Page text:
Arrowroot flour is a nutritious substitute for cornstarch because it acts similarly to cornstarch but contains more dietary fibre. Arrowroot flour also contains more calcium than cornstarch. It is naturally gluten-free, making it a good alternative to wheat flour for people with celiac disease or those on gluten-free diets.

Spices: …The bad

Many cheap supermarket spices contain fillers …why? to bulk up the content it’s as simple as that…Profit over health and taste…

Fillers used could be corn starch, sawdust and flour are used as ‘fillers’ in spices and these can be food adulterants depending on the quality or more precisely, the lack of quality. Keep in mind that low-quality spices are used in powdered form but sold at high prices and with smart packaging.

A serious concern raised by FSSAI in its 2018 Guidance Note published on 30-07-2018 pertains to the use of toxic and carcinogenic substances that are used to add ‘colour’ to older stocks of spices. FSSAI’s guidance note cites that methanil yellow colour and lead chromate are used in ‘turmeric’.

Spices…The Good

Whole spices: Whole spices stay fresher longer, and you can grind them yourself in small quantities. These tend to be less expensive, and if you buy in bulk, it’s usually even cheaper. But I check the country of origin and make sure it’s one I know is the best. Check with a very reliable spice shop owner to find the best producers or do your own research for your favourite and most used spices. Then try them yourself to find your “keepers.”

Ground spices: Buy a known brand or one that you have tried before and liked. Do your research as to the shelf life as ground spices have a short shelf life… mark the date opened and pay close attention to the use-by dates.

I have done my research into the best country for spices to come from and what shelf life those spices have…It is time well spent when you taste the difference in your food.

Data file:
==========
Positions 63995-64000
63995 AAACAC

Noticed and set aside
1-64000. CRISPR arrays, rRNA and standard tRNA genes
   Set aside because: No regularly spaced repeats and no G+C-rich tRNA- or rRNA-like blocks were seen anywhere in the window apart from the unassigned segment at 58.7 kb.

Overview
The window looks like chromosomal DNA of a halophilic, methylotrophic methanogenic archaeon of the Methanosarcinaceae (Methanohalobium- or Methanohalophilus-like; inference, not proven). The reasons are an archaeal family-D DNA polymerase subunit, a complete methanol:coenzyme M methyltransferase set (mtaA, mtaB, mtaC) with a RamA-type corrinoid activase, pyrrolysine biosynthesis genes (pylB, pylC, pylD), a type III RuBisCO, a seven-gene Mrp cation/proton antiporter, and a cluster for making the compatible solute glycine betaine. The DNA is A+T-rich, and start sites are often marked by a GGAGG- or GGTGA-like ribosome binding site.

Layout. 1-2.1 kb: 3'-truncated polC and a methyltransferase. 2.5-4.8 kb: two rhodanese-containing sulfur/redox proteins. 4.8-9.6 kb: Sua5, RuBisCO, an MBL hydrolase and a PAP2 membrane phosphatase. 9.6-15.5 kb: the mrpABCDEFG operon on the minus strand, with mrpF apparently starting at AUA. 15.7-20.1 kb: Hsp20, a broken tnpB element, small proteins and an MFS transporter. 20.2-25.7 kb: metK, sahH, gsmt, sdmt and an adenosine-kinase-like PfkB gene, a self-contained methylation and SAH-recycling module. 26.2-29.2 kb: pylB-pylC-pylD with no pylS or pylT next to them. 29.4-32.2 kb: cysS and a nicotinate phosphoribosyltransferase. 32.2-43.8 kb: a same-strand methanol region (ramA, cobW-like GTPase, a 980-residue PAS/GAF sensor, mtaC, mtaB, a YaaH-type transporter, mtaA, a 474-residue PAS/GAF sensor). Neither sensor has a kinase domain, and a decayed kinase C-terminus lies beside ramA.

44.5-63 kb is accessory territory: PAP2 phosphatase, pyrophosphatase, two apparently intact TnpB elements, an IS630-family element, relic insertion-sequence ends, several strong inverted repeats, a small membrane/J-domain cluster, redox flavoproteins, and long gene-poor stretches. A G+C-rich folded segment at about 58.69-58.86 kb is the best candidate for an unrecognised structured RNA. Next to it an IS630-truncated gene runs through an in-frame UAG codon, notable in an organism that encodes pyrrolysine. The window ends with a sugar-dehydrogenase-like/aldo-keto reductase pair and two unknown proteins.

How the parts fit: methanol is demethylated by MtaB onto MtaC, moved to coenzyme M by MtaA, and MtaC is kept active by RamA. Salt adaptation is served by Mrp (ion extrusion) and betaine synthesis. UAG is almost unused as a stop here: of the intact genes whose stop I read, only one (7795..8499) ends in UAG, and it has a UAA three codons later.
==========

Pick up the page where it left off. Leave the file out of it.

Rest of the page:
Those larger supermarket spice brands will most likely deliver you a product that may be years away from the field. Large batch production and huge warehouse facilities equal old and stale spices, without much aroma or flavour /strength.

The ground black pepper that is sold by many companies is just the ground dust of the shell of the peppercorn. True quality ground pepper that is ground from the actual berry is noticeably different in appearance as well as the rich, full-bodied and fruity notes associated with true peppercorns.

Garlic powder from China is inconsistent and loaded with fillers to bring up the weight. Stick with local garlic powder made somewhere you trust.

Some spice companies will use old or unusable spices for their spice blends. Only purchase spice seasonings from a trusted supplier, or make your own.

About me and my cooking:

I use natural ingredients wherever possible. I do not use a packet or bottled ready-made mixes. I also do not use a microwave ( for personal) reasons.

I cook as far as it is humanly possible with fresh, homegrown or homemade condiments. I support local farmers as much as I can.

Saying that I am not fanatical and on occasions, I buy a bottle of salad cream…I just don’t buy ready meals or meals in a packet or tin I like to make my own.

To be honest, a lot of foodstuffs which I used to buy are so easy to make, more flavoursome and cheaper and importantly better for your health.

This is why I make many of my own sauces, mixes and condiments …sometimes because I cannot buy it here and to import it costs far more than the ingredients it is also the preservatives I mean why else would something last for years…

I have also discovered TASTE…sometimes it is the taste… I can taste the ingredients and not just an overriding sweetness…I can see how much I can make in volume against the size of a pack I purchase in a store the cost speaks volumes both in my purse and in our health.

 

Enjoy your Fajitas…For me, there is nothing like hearing the sizzle of a dish of Fajitas coming to the table…xx

Thank you for reading this post I hope you enjoy this new series…if you make your own spice mixes and have some tips to share please leave a comment I would love to hear from you…Love Carol x

CarolCooks2…Week 1…in my Kitchen……Made from scratch…Mustard…

Every Thursday I will show you how easy it is to replicate a processed food in your own kitchen…not only are most recipes easy to replicate but they make far more … are much more cost-effective …Who doesn’t like 3 for the price of one?